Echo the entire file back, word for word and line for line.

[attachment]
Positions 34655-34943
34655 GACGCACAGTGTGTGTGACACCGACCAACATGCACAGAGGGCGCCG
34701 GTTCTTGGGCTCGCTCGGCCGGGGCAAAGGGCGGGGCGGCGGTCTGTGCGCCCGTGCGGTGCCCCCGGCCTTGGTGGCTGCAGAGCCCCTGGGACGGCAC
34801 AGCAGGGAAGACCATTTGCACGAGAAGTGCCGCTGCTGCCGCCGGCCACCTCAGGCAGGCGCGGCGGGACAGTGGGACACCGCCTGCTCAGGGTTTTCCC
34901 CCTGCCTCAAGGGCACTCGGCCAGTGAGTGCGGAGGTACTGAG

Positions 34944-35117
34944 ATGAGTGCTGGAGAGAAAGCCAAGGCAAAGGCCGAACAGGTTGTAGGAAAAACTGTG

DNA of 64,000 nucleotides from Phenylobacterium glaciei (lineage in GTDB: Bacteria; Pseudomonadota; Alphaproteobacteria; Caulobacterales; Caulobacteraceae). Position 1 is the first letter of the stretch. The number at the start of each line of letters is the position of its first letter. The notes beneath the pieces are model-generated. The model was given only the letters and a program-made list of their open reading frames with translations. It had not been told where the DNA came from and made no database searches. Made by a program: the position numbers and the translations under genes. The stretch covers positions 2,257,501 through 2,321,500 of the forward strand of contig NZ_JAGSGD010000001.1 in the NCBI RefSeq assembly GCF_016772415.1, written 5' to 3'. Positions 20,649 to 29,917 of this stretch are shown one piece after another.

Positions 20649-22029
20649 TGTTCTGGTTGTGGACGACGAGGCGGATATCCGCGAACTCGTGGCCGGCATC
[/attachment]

Positions 34655-34943
34655 GACGCACAGTGTGTGTGACACCGACCAACATGCACAGAGGGCGCCG
34701 GTTCTTGGGCTCGCTCGGCCGGGGCAAAGGGCGGGGCGGCGGTCTGTGCGCCCGTGCGGTGCCCCCGGCCTTGGTGGCTGCAGAGCCCCTGGGACGGCAC
34801 AGCAGGGAAGACCATTTGCACGAGAAGTGCCGCTGCTGCCGCCGGCCACCTCAGGCAGGCGCGGCGGGACAGTGGGACACCGCCTGCTCAGGGTTTTCCC
34901 CCTGCCTCAAGGGCACTCGGCCAGTGAGTGCGGAGGTACTGAG

Positions 34944-35117
34944 ATGAGTGCTGGAGAGAAAGCCAAGGCAAAGGCCGAACAGGTTGTAGGAAAAACTGTG

DNA of 64,000 nucleotides from Phenylobacterium glaciei (lineage in GTDB: Bacteria; Pseudomonadota; Alphaproteobacteria; Caulobacterales; Caulobacteraceae). Position 1 is the first letter of the stretch. The number at the start of each line of letters is the position of its first letter. The notes beneath the pieces are model-generated. The model was given only the letters and a program-made list of their open reading frames with translations. It had not been told where the DNA came from and made no database searches. Made by a program: the position numbers and the translations under genes. The stretch covers positions 2,257,501 through 2,321,500 of the forward strand of contig NZ_JAGSGD010000001.1 in the NCBI RefSeq assembly GCF_016772415.1, written 5' to 3'. Positions 20,649 to 29,917 of this stretch are shown one piece after another.

Positions 20649-22029
20649 TGTTCTGGTTGTGGACGACGAGGCGGATATCCGCGAACTCGTGGCCGGCATC